## # 751. IP to CIDR

An IP address is a formatted 32-bit unsigned integer where each group of 8 bits is printed as a decimal number and the dot character '.' splits the groups.

For example, the b`nary number`00001111 10001000 11111111 01101011`(spaces added for clarity) formatted as an IP address would be`15.136.255.107". A CIDR block is a format used to denote a specific set of IP addresses. It is a string consisting of a base IP address, followed by a slash, followed by a prefix length k. The addresses it covers are all the IPs whose first k bits are the same as the base IP address.

For example, `123.45.67.89/20` is a CIDR block with a prefix length of 20. Any IP address whose binary representation matches `01111011 00101101 0100xxxx xxxxxxxx`, where x can be either 0 or 1, is in the set covered by the CIDR block.

You are given a start IP address ip and the number of IP addresses we need to cover n. Your goal is to use as few CIDR blocks as possible to cover all the IP addresses in the inclusive range `[ip, ip + n - 1]` exactly. No other IP addresses outside of the range should be covered.

Return the shortest list of CIDR blocks that covers the range of IP addresses. If there are multiple answers, return any of them.

Example 1:

``````Input: ip = "255.0.0.7", n = 10
Output: ["255.0.0.7/32","255.0.0.8/29","255.0.0.16/32"]
Explanation:
The IP addresses that need to be covered are:
- 255.0.0.7  -> 11111111 00000000 00000000 00000111
- 255.0.0.8  -> 11111111 00000000 00000000 00001000
- 255.0.0.9  -> 11111111 00000000 00000000 00001001
- 255.0.0.10 -> 11111111 00000000 00000000 00001010
- 255.0.0.11 -> 11111111 00000000 00000000 00001011
- 255.0.0.12 -> 11111111 00000000 00000000 00001100
- 255.0.0.13 -> 11111111 00000000 00000000 00001101
- 255.0.0.14 -> 11111111 00000000 00000000 00001110
- 255.0.0.15 -> 11111111 00000000 00000000 00001111
- 255.0.0.16 -> 11111111 00000000 00000000 00010000
The CIDR block "255.0.0.7/32" covers the first address.
The CIDR block "255.0.0.8/29" covers the middle 8 addresses (binary format of 11111111 00000000 00000000 00001xxx).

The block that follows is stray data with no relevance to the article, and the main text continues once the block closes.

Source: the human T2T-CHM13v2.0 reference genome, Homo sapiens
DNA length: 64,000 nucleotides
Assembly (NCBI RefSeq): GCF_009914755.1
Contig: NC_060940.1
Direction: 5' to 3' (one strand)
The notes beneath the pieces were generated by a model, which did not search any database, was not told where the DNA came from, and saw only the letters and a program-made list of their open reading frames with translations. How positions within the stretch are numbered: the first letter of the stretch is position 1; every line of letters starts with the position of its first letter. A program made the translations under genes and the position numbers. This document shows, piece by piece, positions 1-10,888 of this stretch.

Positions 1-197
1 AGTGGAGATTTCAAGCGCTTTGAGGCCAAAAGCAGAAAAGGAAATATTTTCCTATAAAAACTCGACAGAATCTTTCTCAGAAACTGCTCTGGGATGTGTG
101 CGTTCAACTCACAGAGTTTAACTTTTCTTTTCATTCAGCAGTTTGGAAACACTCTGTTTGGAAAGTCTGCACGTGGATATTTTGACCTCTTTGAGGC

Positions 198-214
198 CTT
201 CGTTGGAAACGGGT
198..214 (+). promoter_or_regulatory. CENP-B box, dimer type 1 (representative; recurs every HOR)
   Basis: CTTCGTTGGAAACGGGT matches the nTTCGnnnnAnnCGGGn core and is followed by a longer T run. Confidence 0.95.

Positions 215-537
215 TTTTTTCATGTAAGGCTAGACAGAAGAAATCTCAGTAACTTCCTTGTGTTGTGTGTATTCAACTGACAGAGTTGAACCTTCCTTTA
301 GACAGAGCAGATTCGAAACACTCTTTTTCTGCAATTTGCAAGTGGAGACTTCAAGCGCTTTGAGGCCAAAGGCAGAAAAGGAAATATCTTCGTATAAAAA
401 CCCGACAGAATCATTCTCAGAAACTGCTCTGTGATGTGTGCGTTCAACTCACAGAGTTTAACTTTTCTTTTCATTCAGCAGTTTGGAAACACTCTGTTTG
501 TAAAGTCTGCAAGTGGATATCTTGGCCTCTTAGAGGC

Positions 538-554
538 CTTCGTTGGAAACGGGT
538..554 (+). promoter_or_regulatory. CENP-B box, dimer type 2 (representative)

The CIDR block "255.0.0.16/32" covers the last address.
Note that while the CIDR block "255.0.0.0/28" does cover all the addresses, it also includes addresses outside of the range, so we cannot use it.
``````

Example 2:

``````Input: ip = "117.145.102.62", n = 8
Output: ["117.145.102.62/31","117.145.102.64/30","117.145.102.68/31"]
``````

### # Solution

Approach 1: break the range into subranges that can each be represented with 1 single cidr. To find breaking points, find the number of wildcard digits starting with the start_ip (converted to long) -- which is the minimum of trailing zeros from the right of the start_ip, and the trailing zeros of the number of ips left to take.

### # Code (Python)

Approach 1: (not verifited with leetcode test cases)

``````import math

def ip_to_cidr(ip, n):
result = []
start_ip = _to_long(ip)
num_left = n
# cut the entire range into subranges that can be represented with 1 single cidr
while num_left > 0:
# number of wildcard digits for this current subrange is min(num_left, position of rightmost 1 for start_ip)
num_wildcard_digits = 24
for i in range(24):
if (start_ip & 1 << i) != 0:
num_wildcard_digits = i
break
num_wildcard_digits = min(num_wildcard_digits, int(math.log(num_left, 2)))
current_range_num = 1 << num_wildcard_digits
result.append(_to_range(start_ip, current_range_num))
num_left -= current_range_num
start_ip += current_range_num
return result

def _to_long(ip):
nums = ip.split('.')
result = 0
for num in nums:
result = result * 256 + int(num)
return result

def _to_range(start_ip, num):
fixed_positions = 32 - int(math.log(num, 2))
ip = [0, 0, 0, 0]
for i in range(4):
ip[i] = str((start_ip & int('11111111', 2) << (8 * (3 - i))) >> (8 * (3 - i)))
return '.'.join(ip) + '/' + str(fixed_positions)

#print(ip_to_cidr('1.1.1.0', 4)) # [1.1.1.0/30]
#print(ip_to_cidr('1.1.1.1', 4)) # [1.1.1.1/32, 1.1.1.2/31, 1.1.1.4/32]
#print(ip_to_cidr("255.0.0.7", 10)) # ["255.0.0.7/32","255.0.0.8/29","255.0.0.16/32"]
#print(ip_to_cidr("0.0.0.0", 1 << 8))
#print(ip_to_cidr("117.145.102.62", 8))
``````

Approach 1:

Approach 2: